Tuesday, June 11, 2013

Quest for the Nomadic Serpent

 Imagine yourself in a room full of people, spouses, coworkers, the community food drive, the pta's meet and greet. While you are milling around feeling a little uncomfortable some one stops with an introduction. You politely give your name and then freeze ... before stumbling through who you are, what defines you. Labels are a fact of life no matter how we hate them. They are how we identify ourselves and how we relate to others individually or in any particular community. Unfortunately it is also how we identify and relate to others and how others identify and relate to us.
   When I sat down to write my bio I found myself at a complete impasse of how to label myself in the pagan community. I am not a part of a particular tradition, I don't practice under a singular pantheon, although I consider many I have worked with and have the privilege to call friends I follow a completely different path. I didn't have a label that would be relateable to other pagans. I could call myself eclectic but that has become almost a bad word in the pagan community. It seems to draw the idea of someone who is wishy washy, someone who lacks in knowledge or legitimate study, and worse yet someone who lacks the ability to know who they are and what they believe. It is sad that so many people in the pagan community jump to this stereotype but it is true more often then not.
   So I was still thinking who am I in this path. I am fairly well read and have been studying for years. I am not, let me repeat, NOT wishy washy. I have definite ideas and feelings and will argue if I feel it is needed. I by choice haven't grouped in a particular tradition not because I don't respect them or many of their practitioners but, to use one of my favorite peoples sayings, it just isn't my flavor. My problem was that I don't have a label to easily put me in a niche that someone can relate to.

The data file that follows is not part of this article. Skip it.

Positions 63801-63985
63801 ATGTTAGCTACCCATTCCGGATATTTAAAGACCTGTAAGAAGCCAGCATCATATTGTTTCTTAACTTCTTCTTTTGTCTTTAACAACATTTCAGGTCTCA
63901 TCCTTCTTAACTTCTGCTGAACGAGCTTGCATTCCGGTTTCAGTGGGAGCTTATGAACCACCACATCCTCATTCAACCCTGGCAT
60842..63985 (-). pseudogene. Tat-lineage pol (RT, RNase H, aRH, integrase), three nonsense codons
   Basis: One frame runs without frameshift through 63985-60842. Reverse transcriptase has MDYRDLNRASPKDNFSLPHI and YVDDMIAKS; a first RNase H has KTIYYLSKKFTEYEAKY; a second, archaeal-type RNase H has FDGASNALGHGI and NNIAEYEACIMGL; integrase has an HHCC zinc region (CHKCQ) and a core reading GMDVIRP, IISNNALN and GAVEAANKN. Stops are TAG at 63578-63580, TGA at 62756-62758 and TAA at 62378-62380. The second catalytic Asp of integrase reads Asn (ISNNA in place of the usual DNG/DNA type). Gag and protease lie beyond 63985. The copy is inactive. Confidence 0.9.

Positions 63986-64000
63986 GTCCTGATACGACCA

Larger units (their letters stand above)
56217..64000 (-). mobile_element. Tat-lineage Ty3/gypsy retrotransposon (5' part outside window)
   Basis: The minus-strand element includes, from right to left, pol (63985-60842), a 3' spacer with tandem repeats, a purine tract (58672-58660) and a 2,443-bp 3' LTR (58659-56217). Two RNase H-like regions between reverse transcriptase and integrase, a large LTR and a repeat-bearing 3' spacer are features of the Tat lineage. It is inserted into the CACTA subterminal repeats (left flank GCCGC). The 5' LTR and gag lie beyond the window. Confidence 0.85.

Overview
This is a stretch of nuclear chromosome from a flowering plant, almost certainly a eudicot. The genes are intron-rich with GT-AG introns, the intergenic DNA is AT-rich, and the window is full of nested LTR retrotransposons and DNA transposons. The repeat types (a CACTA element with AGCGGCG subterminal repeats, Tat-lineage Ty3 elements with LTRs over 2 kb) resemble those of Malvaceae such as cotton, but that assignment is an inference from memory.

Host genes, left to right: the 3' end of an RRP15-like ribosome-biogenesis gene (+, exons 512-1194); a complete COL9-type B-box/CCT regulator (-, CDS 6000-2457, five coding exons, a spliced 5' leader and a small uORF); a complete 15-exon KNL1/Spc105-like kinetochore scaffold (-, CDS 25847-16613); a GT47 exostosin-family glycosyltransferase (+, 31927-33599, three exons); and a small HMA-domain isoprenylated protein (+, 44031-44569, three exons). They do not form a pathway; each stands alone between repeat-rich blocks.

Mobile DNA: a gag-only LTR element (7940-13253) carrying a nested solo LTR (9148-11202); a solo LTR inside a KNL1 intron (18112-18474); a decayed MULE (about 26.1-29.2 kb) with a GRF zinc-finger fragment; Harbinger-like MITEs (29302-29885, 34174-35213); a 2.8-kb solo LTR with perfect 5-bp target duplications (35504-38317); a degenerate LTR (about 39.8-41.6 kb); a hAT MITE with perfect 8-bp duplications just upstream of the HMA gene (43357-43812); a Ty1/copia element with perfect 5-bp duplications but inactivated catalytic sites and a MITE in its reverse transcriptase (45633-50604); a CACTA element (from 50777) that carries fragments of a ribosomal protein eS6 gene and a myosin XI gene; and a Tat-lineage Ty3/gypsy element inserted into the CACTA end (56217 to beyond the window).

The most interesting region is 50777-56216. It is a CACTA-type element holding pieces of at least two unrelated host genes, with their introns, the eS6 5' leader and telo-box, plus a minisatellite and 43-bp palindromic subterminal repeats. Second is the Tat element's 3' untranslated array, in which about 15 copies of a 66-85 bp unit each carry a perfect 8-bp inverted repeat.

Then I tried to look back at my path at how I got to the place I am now and through a late night philosophical conversation I joked that I was on the path of the Nomadic Serpent.
Serpent, I may be interested in spirit animals but the snake has never been one I have ever found a kinship with. I grew up in Texas where I was taught to have a healthy fear of dangerous snakes and knowledge about there behaviors and types. I have held and touched snakes, I have carefully backed away from dangerous rattlers. When thinking about my path I noticed from puberty through the twenty or so years since I have time and time again found myself attracted to, and practicing to Gods and Goddesses that have significant links to the serpent. So I have decided to explore each of these pieces in blog form one by one to see where it goes, where it comes from, and if there is another possible connection other then simply being a part of my path.
   I grew up with a mom interested in metaphysical practices and following a spiritual path so I started early on with an interest in the worlds religions and spiritual paths of the past and present. Before I even knew what Paganism really was the first deity I was drawn to was Shiva. I had only a very simplistic basic knowledge of Hinduism but Shiva, the God who danced the world into creation, really interested me. Maybe it's my Scorpio nature but life/death, creation/destruction, and life cycles in symbolism have always fascinated me. I purchased a small bronze statue created a small shrine to meditate at and got to work.


   Although there are many symbols in the imagery of Shiva filled with cultural importance and beauty, the serpents symbolism was one that interested me. The serpent is typically wrapped around Shiva's neck three times symbolizing past present and future. Sometimes they are translated into life death and rebirth. They show Shiva's understanding and transcendence over the cycles, time, and transformation. In many ways Shiva was the one that created the doorway to a path that transformed my life.

Written By: Julie Alexander

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